Flood insurance makes sense once you realize that floods are the #1 natural disaster in the US. Most people focus on the flooding caused by … the latest hurricane. While hurricanes dominate the news, there are lots of other reasons why your home might get flooded. We’ll review these as most homeowners focus on saving money versus understanding their insurance options (read: Do You Really Need Flood Insurance?).
This article focuses on flood insurance starting with an overview of the National Flood Insurance Program (NFIP) and what it covers. It’s important to understand why this insurance might be a good investment to protect your home.When we bought our condo two blocks from the NH coastline, we learned our condo didn’t require flood insurance and didn’t buy it. After Hurricane Sandy’s extensive damage to New Jersey and New York, we decided it was time knowing if Sandy had continued north, we could easily have been inundated in New Hampshire.
National Flood Insurance Program (NFIP)
In high risk areas (insurance required if mortgages from federally regulated or insured lenders), there is a 25% chance of flooding during a 30 year period (mortgage). You might think your home won’t get flooded if you don’t live along the coast or near a river. In fact, flooding is the #1 natural disaster in the US. Flooding can happen almost anywhere — yes, hurricanes and tropical storms but also heavy rains and spring thaw, flash floods and mud flows, dams and levees can break and new development alters water runoff patterns causing flooding where it’s never happened.
That’s why Congress created the National Flood Insurance Program (NFIP) in 1968, to insure property owners could buy flood insurance as most homeowner policies DO NOT cover flooding. NFIP insurance is available to homeowners, renters, and business owners if their community participates in the NFIP, as these communities agree to adopt and enforce ordinances that meet or exceed FEMA requirements to reduce the risk of flooding.
Flood Insurance for Your Home & Contents
Flood insurance treats your home (building) and contents separately, so if you’re required to buy this insurance you get to decide whether to include contents in your policy (extra cost) and note that the land on which your home sits, isn’t covered. The first covers your building, the latter covers your possessions; neither covers the land they occupy. To give you a better idea of what’s covered:
Building Coverage Includes …
- Sandbags, supplies and labor up to $1,000 to protect insured buildings from flooding.
- Cleanup after a flood and …
- Insured building – from the foundation, staircases, unpainted drywall and ceilings, including fiberglass insulation.
- Tanks and pumps – water, oil (the oil in them), natural gas (gas in them) and/or tanks used with solar energy.
- Electrical and plumbing systems and required utility connections, furnaces, heat pumps, central air-conditioning equipment and water heaters.
- Appliances – refrigerators, cooking stoves, and built-in appliances likes dishwashers.
- Permanently installed carpeting over unfinished flooring.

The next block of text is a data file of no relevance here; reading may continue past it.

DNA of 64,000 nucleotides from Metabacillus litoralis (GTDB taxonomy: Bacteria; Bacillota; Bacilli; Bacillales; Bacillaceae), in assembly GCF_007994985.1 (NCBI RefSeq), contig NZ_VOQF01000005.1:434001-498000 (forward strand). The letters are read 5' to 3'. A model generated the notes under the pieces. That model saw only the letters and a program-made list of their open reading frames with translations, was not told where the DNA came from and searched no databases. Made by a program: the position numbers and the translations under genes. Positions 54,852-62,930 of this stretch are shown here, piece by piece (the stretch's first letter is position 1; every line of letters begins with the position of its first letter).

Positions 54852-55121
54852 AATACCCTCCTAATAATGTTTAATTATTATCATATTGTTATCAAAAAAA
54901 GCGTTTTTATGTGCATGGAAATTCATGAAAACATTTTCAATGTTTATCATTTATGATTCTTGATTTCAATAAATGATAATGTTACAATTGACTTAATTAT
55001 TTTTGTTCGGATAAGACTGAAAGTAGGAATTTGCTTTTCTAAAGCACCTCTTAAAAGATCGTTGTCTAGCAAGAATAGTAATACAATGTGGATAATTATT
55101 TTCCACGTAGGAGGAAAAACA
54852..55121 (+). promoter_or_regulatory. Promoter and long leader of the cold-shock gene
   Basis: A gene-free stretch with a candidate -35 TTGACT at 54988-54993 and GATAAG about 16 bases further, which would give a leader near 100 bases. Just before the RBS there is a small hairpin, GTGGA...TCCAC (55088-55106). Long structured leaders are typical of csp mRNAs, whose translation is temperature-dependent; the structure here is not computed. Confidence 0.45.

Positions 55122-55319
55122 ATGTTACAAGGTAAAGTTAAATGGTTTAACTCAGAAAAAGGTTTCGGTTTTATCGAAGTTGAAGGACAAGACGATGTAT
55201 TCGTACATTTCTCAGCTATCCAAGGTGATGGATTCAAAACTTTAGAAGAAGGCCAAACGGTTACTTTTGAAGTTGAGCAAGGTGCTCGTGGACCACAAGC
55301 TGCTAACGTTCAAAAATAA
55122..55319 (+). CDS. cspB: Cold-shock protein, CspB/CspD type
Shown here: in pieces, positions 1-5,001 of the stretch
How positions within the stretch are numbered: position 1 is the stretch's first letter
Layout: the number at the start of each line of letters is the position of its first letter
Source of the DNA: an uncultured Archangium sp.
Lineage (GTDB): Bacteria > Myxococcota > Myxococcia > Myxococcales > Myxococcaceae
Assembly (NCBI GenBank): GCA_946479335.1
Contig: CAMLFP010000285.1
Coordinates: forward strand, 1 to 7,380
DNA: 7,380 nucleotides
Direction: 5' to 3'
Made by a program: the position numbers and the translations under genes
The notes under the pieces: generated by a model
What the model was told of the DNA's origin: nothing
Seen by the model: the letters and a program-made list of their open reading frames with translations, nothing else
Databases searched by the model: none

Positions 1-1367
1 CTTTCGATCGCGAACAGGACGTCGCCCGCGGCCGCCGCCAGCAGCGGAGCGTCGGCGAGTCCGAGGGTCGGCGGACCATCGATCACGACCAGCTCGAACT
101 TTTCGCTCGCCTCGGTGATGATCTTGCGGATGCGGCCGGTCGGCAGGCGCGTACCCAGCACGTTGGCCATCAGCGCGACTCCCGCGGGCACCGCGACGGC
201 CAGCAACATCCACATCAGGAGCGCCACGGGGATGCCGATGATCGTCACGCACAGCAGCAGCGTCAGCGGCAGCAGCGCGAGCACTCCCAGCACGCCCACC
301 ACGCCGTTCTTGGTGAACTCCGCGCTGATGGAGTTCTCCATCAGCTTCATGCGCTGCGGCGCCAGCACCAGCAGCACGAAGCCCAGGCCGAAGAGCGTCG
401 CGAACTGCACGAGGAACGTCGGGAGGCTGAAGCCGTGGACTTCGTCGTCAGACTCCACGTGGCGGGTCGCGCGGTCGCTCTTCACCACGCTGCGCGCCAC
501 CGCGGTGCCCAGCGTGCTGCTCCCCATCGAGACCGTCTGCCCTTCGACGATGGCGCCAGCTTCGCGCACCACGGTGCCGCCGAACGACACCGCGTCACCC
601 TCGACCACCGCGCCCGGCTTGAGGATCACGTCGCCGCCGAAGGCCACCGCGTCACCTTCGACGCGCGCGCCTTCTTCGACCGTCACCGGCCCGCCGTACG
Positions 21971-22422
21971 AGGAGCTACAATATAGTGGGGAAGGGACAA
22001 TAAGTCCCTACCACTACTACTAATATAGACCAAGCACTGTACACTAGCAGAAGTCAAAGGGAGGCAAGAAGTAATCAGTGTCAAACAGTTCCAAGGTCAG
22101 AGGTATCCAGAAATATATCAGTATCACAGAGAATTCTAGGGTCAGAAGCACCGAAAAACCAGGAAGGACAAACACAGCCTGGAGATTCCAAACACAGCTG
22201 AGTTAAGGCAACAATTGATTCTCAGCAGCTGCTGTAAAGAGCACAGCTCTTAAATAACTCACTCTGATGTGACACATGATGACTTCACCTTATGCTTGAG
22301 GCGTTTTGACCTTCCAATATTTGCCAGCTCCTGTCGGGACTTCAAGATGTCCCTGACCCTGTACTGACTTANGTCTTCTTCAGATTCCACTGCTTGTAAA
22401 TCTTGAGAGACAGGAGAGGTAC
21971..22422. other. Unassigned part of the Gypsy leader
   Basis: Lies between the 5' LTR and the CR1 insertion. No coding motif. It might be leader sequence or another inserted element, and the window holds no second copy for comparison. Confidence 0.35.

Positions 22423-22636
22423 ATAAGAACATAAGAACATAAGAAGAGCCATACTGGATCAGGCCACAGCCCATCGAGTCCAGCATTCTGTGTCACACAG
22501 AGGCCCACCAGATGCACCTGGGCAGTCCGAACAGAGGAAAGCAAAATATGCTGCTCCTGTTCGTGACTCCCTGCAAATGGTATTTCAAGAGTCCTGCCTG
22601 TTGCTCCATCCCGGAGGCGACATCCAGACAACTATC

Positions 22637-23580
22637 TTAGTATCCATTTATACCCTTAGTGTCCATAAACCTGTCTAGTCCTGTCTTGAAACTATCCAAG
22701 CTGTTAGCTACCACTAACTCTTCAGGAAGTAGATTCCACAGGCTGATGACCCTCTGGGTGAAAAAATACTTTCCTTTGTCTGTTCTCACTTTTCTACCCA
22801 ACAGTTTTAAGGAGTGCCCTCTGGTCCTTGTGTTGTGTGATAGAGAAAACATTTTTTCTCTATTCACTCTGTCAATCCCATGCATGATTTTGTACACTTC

Contents Coverage Includes …
- Food freezers and the food in them.
- Personal belongings (not below grade) like clothing, furniture, curtains and electronic equipment.
- Certain valuable items such as original artwork and furs (up to $2,500).
- Portable and window air conditioners, portable microwaves and dishwashers, washing machines and dryers.
- Carpeting not already included in property coverage.
What Is NOT Covered by Flood Insurance …
- Living expenses such as temporary housing (although most homeowner policies cover alternative living expenses, known as ALE).
- Basement improvements like finished walls, floors, ceilings or personal belongings kept in the basement, like furniture and other contents.
- Damage caused by moisture, mildew or mold that could have been avoided by the property owner.
- Currency, precious metals and valuable papers such as stock certificates.
- Property and belongings outside the insured building, i.e. trees, plants, wells, septic systems, walks, decks, patios, fences, seawalls, hot tubs and swimming pools.
- Financial losses caused by business interruption or loss of use of insured property.
- Most vehicles, like cars and boats, so check your insurance policies for these.
Links to Buy Flood Insurance and Process Claims
Flood coverage is available for up to $250,000 in damages for homes and individual condominium units (condo associations have a different type of policy). You can also pay for contents coverage up to $100,000 in losses. When buying flood insurance, you’ll pick from one of 2 common reimbursement methods (replacement cost or actual cash value), similar to regular homeowners insurance. There is a 30 day waiting period on new flood insurance policies (exception may exist when required to obtain a new mortgage).
The average premium for one year is $600 according to the National Flood Insurance website. Remember that’s an average of people in high risk areas that are required to carry this insurance. Those who buy flood insurance voluntarily may have premiums as low as $129. It sounds like a lot of money but when you realize the average residential flood claim (between 2007 and 2011) was almost $30,000, it might seem worthwhile.
- FEMA National Flood Insurance Program, Summary of Coverage
- Flood Insurance Claims Handbook
- Filing Your Flood Insurance Claim
- Flood Insurance Frequently Asked Questions.
Recent article, http://science.time.com/2013/07/17/the-costs-of-climate-change-and-extreme-weather-are-passing-the-high-water-mark/?hpt=hp_bn18 explains why today’s flood insurance motivates the wrong behaviour.